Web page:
Like

  3. I loved this, Michele: “Jesus and the psalmists and the prophets were all busy doing the work of prayer, pouring out their hearts like water in supplication, celebration, or anticipation of what God would do next”. Heading over to read the rest of the post. I love what you have to say about prayer.

    Like

  4. Thanks, Michele! I’m headed over to Marva’s site to finish reading. I love the subject of prayer. It’s a much too underutilized tool in our Christian toolbelt!

    Thanks for linking up at InstaEncouragemetns!

    Like

  5. Expecting prayer to be a formula is a tough one when a prayer doesn’t get answered how we think we need it to be. I’ve been praying for one specific answer for years and see no answers yet. I have to see it as a way to grow and seek God’s will in the waiting. God has work to do that we can’t always see. We can’t expect a specific result if we do all “the right things”. That isn’t who God is or how He works. Dropping by from InstaEncouragments! Thanks for the post.

    Like

  6. I have found prayer to be a rather interesting subject for many. This may have to do with people believing that prayer is something you do when it isn’t like that at all. Prayer is what we become. The psalmist David said it best when he said, “I prayer”. He understood that prayer was just a term to describe the intimacy he had with the Son and the Father. When we can come to that place of union and communion with Jesus we will fully understand that prayer is really nothing more, and nothing less, than that ongoing conversation we have with God. In many ways it resembles the conversations married people have when they have been together for many, many years.

    We would do well to relax and just learn to listen to His voice and then respond. Learn to build that conversation and relationship with Him instead of focusing on the mechanics and logistics of formal prayer. I personally don’t think my wife would appreciate it if I dressed up in a formal suit and tie, bought roses and candy and then formally addressed her in proper King James english just to say good morning every day. We need to realize that God is far more relaxed about conversing with us. All He is looking for is relationship. The details will work out by themselves. Just being there with Him is what prayer is all about.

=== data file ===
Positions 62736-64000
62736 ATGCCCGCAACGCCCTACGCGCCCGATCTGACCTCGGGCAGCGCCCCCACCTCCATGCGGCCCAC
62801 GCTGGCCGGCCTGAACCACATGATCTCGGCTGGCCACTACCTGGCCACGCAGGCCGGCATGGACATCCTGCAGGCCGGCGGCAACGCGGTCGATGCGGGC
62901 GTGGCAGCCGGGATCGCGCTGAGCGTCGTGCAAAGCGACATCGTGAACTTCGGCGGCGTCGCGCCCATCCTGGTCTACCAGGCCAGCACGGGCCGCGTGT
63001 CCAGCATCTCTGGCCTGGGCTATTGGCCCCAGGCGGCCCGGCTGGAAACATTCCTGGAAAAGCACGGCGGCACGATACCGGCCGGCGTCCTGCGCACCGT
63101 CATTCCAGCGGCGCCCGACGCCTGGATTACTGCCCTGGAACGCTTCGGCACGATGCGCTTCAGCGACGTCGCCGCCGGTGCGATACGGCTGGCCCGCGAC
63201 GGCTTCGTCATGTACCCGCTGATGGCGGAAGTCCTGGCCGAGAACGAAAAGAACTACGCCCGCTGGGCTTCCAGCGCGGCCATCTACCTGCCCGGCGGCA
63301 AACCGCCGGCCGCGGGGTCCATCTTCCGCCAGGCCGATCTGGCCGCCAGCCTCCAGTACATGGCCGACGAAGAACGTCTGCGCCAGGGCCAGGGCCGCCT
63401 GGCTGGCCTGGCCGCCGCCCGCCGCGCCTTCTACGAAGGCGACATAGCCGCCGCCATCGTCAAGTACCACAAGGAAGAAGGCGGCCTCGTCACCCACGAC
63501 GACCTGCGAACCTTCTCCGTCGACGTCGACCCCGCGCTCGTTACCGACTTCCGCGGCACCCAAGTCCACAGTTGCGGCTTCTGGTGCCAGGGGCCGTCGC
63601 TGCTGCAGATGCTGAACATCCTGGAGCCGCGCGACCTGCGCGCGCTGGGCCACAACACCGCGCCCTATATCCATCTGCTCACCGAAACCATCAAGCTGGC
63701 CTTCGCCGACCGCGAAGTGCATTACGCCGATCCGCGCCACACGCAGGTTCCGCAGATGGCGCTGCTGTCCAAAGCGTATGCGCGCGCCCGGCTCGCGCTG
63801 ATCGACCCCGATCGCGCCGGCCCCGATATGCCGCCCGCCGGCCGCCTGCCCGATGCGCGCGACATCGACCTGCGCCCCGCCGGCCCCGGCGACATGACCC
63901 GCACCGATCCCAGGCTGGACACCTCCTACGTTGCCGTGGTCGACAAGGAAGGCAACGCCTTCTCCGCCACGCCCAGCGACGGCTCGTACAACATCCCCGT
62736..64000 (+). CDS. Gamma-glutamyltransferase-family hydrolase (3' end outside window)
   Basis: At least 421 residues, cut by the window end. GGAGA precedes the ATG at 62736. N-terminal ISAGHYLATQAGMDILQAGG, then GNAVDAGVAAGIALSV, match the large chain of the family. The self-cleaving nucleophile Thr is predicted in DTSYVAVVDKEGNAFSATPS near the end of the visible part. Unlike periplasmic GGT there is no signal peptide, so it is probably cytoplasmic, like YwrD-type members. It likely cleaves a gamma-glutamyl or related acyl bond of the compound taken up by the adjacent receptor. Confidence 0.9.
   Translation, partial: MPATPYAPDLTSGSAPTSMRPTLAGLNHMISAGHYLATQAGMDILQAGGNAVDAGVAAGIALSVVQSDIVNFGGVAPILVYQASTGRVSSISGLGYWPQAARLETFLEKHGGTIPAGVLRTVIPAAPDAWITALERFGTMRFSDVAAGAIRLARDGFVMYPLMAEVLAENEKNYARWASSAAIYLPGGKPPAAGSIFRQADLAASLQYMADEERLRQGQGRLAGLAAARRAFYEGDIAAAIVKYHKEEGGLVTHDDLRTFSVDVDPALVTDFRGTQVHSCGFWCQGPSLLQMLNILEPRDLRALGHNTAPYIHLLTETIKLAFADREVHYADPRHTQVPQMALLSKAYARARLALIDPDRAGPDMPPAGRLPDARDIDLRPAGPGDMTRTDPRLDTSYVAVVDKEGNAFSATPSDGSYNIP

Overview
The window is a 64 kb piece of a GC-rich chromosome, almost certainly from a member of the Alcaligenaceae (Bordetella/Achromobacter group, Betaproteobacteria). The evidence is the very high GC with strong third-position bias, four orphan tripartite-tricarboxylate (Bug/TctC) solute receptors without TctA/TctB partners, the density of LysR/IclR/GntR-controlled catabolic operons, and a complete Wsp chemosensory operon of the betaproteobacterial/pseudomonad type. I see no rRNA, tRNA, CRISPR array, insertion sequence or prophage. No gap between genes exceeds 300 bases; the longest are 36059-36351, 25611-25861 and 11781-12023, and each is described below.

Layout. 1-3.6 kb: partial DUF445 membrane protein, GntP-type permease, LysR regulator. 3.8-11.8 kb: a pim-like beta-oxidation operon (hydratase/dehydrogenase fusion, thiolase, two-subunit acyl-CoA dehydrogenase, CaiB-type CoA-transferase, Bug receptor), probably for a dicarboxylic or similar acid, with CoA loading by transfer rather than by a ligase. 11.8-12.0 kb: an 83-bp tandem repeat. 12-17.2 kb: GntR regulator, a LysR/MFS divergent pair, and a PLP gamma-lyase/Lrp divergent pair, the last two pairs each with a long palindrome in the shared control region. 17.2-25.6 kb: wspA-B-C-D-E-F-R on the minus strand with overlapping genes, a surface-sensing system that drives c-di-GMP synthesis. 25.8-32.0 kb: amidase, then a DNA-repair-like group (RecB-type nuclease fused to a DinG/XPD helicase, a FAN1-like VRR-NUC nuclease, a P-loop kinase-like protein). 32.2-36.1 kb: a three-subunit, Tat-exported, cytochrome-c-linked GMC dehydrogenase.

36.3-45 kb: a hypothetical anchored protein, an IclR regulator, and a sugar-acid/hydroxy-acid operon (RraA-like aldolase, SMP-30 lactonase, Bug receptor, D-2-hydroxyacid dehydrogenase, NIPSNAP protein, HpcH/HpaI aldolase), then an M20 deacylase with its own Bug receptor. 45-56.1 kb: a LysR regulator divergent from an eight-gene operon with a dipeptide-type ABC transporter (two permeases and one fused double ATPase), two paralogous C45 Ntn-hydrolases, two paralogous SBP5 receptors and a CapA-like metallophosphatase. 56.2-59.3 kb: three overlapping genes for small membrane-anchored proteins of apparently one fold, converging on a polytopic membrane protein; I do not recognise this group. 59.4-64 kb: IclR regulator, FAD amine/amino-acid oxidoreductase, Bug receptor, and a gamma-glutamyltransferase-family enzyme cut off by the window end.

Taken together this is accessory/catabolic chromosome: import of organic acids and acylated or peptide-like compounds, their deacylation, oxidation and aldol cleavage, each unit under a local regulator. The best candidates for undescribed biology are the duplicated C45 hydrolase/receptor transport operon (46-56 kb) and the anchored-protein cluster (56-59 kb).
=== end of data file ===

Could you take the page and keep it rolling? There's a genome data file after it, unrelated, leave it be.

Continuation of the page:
Blessings,
    Homer Les
    http://www.uncompromisingfaith.ca

    Like

  7. I really enjoyed your post over at Sun Sparkle Shine, Michele, and I’ve scheduled it to share on Twitter. You raise so many important points. It is amazing to watch how God’s answers to prayers are timeless, and we truly cannot fail at prayer. Thank you for being a part of the Hearth and Soul Link Party.

    Liked by 1 person

Leave a Reply

Fill in your details below or click an icon to log in:

WordPress.com Logo

You are commenting using your WordPress.com account. Log Out /  Change )

Google photo

You are commenting using your Google account. Log Out /  Change )

Twitter picture

You are commenting using your Twitter account. Log Out /  Change )

Facebook photo

You are commenting using your Facebook account. Log Out /  Change )

Connecting to %s

This site uses Akismet to reduce spam. Learn how your comment data is processed.